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July 17, 2004
Bubba Interviews TIFF Midnight Madness Programmer Colin Geddes!
— Posted by John Campea
One of the things that separates the Toronto International Film Festival from other festivals worldwide is its steadfast refusal to lock themselves into any particular box. While some festivals focus may focus on nationality, or genre, or technical aspects or industry needs, Toronto has always merged everything into one big pot, and pulled the whole thing off very well. A key cog in Toronto‚Äôs idiosyncratic wheel is the Midnight Madness portion of the festival. Where some festivals can come off as too serious for their own good the Toronto Festival has devoted an entire program to the ugly stepchildren of film ‚Äì the genre pictures most don‚Äôt consider important enough to look at at all are given their own home here. Sci fi, horror and martial arts films from around the globe are not shunted off to the side here, they‚Äôre given a home of their own. The man responsible for bringing these often bizarre little films to our shores for the past several years is Colin Geddes. Yeah, I want his job. But seeing as he‚Äôs unlikely to give it up any time soon I had to settle for a just talking to the man. Were we hoping to land a scoop or two about the content of the Midnight Madness program this year? You bet, but since the screening process is still under way and the films haven‚Äôt been finalized yet the Festival‚Äôs Press Office asked us not to ask about what may be screening this year so as not to stir up false hope. And they asked Colin not to answer if we went ahead and asked anyway. We played nice, and though we don‚Äôt have any program news to spread just yet we think the results are well worth reading ‚Ä¶
TMB: So, I‚Äôm not allowed to ask you anything about this year.
CG: Well, you can but there are really no films that I can let out of the bag yet.
TMB: Okay, well let‚Äôs start with some history. How long have you been with the festival now?
CG: I‚Äôve been with the festival since 1997 when I was brought on as a co-programmer with Noah Cowan, who‚Äôs now the head of our programming department. Noah was the one who started the Midnight Madness program, I believe in 1989.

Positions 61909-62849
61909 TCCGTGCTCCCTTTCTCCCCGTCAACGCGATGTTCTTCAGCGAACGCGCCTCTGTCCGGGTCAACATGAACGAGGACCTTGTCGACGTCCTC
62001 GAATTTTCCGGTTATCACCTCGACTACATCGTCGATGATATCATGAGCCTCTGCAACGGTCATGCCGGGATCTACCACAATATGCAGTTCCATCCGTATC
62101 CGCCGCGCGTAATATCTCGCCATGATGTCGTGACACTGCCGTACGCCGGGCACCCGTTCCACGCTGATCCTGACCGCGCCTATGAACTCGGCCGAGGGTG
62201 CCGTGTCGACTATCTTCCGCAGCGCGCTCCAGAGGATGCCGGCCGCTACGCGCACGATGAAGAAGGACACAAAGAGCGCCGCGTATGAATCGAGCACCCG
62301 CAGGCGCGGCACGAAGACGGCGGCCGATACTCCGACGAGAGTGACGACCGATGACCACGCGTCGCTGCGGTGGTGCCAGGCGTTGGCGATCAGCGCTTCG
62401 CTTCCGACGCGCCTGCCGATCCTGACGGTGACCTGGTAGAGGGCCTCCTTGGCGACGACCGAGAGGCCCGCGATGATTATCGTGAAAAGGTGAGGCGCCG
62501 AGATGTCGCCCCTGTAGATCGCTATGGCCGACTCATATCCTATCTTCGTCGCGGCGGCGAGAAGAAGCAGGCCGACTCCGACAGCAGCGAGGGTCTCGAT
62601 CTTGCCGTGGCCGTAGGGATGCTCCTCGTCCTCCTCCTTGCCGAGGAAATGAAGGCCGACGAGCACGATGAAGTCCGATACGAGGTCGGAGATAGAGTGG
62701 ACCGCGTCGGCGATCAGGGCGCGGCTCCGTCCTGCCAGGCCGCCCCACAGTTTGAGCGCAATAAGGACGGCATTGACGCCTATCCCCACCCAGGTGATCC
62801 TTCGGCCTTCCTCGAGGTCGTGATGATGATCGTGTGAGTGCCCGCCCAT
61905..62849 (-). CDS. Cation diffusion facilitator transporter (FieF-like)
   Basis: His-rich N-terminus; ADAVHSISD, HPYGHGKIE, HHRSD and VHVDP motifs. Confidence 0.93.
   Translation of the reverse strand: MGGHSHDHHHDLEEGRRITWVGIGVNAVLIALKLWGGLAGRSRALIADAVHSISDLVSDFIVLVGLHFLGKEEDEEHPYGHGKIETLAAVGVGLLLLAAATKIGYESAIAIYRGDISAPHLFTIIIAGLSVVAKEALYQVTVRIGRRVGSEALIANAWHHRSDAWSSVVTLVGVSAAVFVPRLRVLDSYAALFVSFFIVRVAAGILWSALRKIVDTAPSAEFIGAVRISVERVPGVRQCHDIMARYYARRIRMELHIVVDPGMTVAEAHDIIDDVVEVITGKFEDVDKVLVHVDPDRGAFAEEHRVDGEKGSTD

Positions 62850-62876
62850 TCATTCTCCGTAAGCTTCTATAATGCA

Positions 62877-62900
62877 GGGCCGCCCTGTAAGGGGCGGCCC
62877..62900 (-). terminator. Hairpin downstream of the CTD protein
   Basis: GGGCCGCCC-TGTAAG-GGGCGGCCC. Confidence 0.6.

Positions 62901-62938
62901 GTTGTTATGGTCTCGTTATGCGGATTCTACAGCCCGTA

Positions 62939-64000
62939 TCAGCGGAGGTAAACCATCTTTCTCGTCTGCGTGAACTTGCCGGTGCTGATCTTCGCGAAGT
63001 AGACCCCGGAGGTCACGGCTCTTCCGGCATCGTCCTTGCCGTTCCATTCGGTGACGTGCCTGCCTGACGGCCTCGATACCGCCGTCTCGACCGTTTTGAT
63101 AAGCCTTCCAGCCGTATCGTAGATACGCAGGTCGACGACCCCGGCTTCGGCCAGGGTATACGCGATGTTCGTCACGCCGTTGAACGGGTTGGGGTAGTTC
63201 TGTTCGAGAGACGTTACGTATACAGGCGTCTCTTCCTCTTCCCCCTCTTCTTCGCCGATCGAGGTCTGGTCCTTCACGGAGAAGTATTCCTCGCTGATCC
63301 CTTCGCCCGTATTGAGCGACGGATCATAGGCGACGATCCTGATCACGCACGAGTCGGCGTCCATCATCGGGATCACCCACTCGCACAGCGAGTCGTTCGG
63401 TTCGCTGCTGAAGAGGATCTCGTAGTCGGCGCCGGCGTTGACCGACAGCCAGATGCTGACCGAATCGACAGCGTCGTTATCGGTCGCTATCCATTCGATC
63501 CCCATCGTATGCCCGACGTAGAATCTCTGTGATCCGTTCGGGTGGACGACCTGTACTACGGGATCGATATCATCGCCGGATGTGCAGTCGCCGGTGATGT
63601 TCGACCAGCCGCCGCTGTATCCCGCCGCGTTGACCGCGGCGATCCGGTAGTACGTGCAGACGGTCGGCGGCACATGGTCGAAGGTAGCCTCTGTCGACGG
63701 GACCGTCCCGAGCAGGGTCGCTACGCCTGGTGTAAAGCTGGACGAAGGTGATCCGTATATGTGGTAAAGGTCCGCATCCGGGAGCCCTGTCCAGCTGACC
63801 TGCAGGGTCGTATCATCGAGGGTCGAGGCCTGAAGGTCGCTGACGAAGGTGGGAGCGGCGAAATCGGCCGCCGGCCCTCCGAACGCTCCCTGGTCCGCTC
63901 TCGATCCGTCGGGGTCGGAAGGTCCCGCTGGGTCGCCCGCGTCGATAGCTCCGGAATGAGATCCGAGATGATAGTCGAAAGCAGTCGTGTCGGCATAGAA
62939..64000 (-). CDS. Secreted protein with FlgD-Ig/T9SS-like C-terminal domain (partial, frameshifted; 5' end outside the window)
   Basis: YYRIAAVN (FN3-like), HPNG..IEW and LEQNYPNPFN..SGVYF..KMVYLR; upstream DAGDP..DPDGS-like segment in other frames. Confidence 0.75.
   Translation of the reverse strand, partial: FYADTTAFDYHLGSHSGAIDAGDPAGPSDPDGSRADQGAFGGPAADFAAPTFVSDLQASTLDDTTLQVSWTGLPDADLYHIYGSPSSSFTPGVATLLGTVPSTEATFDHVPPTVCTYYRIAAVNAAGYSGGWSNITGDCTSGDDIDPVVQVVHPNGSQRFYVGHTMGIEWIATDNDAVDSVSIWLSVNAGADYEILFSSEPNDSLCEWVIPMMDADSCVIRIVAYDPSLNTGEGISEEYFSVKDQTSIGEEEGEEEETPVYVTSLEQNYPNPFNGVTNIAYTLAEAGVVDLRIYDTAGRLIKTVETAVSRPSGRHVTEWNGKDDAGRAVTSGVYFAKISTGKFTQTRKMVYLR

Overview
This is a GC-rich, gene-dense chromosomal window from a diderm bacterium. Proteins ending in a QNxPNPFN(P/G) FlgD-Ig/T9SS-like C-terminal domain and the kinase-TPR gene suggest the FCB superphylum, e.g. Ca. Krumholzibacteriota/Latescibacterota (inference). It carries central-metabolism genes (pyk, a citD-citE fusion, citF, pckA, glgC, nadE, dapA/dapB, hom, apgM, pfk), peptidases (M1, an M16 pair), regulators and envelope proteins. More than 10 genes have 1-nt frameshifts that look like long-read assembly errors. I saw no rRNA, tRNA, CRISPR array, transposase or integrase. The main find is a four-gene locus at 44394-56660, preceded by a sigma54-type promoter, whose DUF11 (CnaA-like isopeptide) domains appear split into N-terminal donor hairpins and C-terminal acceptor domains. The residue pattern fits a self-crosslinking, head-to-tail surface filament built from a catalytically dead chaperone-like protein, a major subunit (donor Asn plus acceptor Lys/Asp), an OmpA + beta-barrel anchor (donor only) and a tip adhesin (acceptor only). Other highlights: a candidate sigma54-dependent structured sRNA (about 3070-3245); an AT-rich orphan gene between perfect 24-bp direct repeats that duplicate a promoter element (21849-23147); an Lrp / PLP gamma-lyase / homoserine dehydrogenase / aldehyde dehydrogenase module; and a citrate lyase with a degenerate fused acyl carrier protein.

TMB: How‚Äôd you end up getting involved? Was that back when you were still doing kung fu screenings at the old porn theater?
CG: Um, yeah, I guess that was around the same time. I‚Äôd always been in the audience [ed: at Midnight Madness. Not the porn theater. At least not as far as I know. Just to clear that up.]. The way that I tumbled into it is kind of an interesting story. I originally came from rural Ontario to Toronto for college, to study graphic design, and in my first week in Toronto I stood in line for the very first year of Midnight Madness. In that line ‚Ä¶ I came from the country and when you live outside of Kingston you can‚Äôt really find too many people who can eloquently talk about Italian cannibal movies and spaghetti westerns and stuff like that. So I made some incredible friends in that line up, people that I‚Äôm still friends with today. I went to the wedding of two of them and drove down to New York with another guy that I met in the line waiting to see Dario Argento‚Äôs Opera. I just started coming back to see more films every year, originally in the Midnight Madness program but then branching out and seeing more stuff in the rest of the festival. After that I graduated from graphic design and I did a ‚Äòzine on Hong Kong and Asian films called Asian Eye. It only lasted two issues. It was more of a film journal than just a ‚Äòzine. Somehow writing about these films that I loved got me some kind of degree of respectability around town and people at the festival started asking me for leads on Asian films that I knew and eventually they came to me and asked me if I‚Äôd like to join up and be a co-programmer of the Midnight Madness section. The following year Noah Cowan went on to program more things, the contemporary world section, and gave me the whole Madness program to myself.
TMB: Are you involved in any other parts of the festival or just the Midnight Madness?
CG: Primarily Midnight Madness but I do screen other films and if I see something that might not be for Midnight I‚Äôll direct it to the right program or programmer and I do consult on other films, a lot of the other Asian films.
TMB: Did you have a hand in the Tsukamoto film [Vital] this year? I know you‚Äôve brought him to Midnight Madness before.